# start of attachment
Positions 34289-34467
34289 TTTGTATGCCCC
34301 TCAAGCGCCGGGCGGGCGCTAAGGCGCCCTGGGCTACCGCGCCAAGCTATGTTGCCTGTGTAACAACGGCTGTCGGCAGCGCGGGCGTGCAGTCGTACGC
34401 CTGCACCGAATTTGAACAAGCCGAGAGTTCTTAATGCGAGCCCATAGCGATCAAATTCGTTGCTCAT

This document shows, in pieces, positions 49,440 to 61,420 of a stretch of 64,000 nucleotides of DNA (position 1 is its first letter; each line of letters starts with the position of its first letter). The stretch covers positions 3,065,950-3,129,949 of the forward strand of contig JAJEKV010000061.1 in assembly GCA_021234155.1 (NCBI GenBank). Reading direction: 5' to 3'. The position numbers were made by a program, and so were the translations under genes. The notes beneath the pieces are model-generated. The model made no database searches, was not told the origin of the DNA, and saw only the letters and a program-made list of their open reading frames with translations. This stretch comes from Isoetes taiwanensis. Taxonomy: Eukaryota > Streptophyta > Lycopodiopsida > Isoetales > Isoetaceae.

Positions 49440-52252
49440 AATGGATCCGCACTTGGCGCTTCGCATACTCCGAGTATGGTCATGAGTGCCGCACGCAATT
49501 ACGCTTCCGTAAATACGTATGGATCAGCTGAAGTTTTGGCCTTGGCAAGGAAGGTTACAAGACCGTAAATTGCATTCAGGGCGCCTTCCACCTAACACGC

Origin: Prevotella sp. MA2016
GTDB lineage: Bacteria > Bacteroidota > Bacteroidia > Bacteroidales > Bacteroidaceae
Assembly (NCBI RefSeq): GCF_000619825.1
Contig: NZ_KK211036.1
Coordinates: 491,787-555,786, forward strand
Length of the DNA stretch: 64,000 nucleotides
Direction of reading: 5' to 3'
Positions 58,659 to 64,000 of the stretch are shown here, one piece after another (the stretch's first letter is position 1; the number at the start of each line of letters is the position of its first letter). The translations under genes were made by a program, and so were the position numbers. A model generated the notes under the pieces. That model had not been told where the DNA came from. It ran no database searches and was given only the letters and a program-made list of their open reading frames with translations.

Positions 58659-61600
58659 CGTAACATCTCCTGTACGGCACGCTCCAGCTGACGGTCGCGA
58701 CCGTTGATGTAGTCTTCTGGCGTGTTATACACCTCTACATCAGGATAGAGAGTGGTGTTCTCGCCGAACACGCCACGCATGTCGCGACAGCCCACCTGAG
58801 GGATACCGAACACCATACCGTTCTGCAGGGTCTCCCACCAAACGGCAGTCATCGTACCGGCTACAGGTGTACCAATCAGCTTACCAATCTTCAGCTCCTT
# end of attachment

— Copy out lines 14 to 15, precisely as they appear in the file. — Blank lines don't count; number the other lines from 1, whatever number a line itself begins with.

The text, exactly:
Length of the DNA stretch: 64,000 nucleotides
Direction of reading: 5' to 3'